Sociological Ideas Explaining Social Inequality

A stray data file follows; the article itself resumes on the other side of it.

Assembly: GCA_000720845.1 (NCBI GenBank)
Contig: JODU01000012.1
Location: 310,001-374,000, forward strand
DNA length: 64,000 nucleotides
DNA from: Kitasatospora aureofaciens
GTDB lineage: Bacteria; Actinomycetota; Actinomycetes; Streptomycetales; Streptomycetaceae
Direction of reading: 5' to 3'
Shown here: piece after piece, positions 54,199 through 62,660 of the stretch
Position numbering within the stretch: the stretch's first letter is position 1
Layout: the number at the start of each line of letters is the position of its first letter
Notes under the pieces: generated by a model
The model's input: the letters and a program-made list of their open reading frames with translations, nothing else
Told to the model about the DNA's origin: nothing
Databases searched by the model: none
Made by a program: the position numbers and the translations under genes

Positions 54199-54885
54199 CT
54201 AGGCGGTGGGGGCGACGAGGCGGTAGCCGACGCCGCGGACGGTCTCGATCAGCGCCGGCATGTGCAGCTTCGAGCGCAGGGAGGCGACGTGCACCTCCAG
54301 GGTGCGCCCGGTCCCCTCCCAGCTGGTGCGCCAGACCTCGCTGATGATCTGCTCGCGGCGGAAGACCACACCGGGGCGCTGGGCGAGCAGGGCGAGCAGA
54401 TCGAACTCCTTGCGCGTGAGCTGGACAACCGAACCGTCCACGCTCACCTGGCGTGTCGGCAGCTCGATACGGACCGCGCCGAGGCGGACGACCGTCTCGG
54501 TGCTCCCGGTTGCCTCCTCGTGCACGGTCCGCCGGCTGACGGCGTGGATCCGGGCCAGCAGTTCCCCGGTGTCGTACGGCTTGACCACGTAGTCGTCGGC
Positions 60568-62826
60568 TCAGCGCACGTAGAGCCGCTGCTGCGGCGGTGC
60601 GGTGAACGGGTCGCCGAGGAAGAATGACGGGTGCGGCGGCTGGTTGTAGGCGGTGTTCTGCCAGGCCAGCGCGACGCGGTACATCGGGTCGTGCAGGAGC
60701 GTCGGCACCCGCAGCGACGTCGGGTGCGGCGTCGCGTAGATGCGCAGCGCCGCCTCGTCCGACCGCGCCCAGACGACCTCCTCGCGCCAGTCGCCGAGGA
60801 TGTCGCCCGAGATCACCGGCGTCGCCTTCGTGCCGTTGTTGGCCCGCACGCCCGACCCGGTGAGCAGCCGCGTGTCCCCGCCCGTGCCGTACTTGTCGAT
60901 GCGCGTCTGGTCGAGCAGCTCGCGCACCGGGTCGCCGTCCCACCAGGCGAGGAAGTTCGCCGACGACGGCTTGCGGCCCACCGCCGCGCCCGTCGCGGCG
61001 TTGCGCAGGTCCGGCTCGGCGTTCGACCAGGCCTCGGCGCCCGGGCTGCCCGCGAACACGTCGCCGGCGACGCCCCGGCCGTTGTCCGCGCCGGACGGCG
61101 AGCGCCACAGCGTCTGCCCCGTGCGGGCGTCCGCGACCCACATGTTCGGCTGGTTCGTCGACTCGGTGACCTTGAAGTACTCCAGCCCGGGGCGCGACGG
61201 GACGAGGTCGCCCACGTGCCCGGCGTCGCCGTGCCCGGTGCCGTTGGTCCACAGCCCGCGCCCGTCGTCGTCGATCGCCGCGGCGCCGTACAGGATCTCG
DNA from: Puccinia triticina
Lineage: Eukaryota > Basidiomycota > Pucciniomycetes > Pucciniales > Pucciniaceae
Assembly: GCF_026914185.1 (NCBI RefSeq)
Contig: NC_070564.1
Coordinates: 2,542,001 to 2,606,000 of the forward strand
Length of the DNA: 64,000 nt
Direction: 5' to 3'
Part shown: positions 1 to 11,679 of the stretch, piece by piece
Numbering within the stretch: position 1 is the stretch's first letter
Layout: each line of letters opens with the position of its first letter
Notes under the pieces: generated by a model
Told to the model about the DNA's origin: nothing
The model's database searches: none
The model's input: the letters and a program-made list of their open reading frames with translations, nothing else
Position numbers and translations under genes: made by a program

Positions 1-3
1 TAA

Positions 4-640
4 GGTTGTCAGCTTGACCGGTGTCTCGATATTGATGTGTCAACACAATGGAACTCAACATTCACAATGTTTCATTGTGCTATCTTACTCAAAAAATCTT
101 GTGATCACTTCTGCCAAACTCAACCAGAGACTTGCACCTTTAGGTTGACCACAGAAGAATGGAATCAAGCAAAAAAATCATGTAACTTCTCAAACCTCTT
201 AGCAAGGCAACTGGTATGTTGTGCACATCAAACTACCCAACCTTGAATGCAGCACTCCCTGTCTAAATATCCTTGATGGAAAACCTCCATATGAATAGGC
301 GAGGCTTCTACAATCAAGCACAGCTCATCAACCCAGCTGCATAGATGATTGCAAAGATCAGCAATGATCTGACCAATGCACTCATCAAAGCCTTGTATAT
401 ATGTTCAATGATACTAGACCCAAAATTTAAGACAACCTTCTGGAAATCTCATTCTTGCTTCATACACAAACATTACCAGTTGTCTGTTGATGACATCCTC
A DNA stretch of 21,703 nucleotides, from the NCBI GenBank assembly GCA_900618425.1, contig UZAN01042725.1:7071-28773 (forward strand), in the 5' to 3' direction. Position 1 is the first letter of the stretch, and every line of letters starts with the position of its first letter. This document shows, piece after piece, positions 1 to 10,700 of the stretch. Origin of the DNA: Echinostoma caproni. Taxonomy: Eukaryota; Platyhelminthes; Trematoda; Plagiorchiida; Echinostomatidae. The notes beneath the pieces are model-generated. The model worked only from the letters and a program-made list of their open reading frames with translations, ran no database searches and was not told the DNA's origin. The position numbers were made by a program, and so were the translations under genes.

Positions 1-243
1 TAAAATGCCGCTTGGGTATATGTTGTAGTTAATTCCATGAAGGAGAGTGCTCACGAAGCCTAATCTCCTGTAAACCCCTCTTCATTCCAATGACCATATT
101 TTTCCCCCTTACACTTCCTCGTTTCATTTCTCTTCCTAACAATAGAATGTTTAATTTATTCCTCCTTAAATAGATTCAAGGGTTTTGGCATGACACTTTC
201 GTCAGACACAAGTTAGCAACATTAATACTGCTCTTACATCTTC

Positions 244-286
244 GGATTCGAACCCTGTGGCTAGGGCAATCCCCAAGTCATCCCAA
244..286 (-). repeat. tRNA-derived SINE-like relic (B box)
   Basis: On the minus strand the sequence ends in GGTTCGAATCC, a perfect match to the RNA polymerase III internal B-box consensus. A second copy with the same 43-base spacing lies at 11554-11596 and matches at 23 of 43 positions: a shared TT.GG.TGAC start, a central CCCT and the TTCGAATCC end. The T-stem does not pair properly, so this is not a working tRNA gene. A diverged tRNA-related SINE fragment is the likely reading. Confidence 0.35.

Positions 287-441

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How do selected sociological ideas help to explain social inequality? Since the beginning of time individuals have labelled and categorised one another spawning prejudices and social divisions. The social stigma associated with ‘lesser’ communities has robbed many of its individuals of the freedom, rights and opportunities that others experience. Gender, ethnicity, education and religion are only a fraction of a multitude of factors that have fuelled this social inequity. It is important, however, to note that social equity is not about achieving equal ways of living but about ensuring that people have equal opportunities. Ironically, Australia is known as a country of fairness and equality, yet this imbalance still exists in our postmodern society. Ultimately, our context defines our place within society and our unavoidable differences pave the way for inequity. Gender inequality goes far beyond the physical nature of men and women, but rather stems from societies perception of the two. Robert Stoller, an American psychoanalyst argued in his study of ‘sexual identity’ that “Gender is a term that has psychological or cultural rather than biological connotations. If the proper terms for sex are ‘male’ and ‘female’, the corresponding terms for gender are ‘masculine’ and ‘feminine’; these latter might be quite independent of (biological) sex”. (Furze. B, 2008, p. 9). Hence, the socialisation of women placing them into traditionally “feminine” roles assists in the perception of being the one that “cooks and cleans” whereas with men it is the complete opposite, undertaking the roles of “breadwinner and protector”. Based on what Stoller argued, a person’s gender is definitely complex, encompassing countless characteristics such as appearance and personality and is not solely the universal interpretation of being male or female. The typical features of men being

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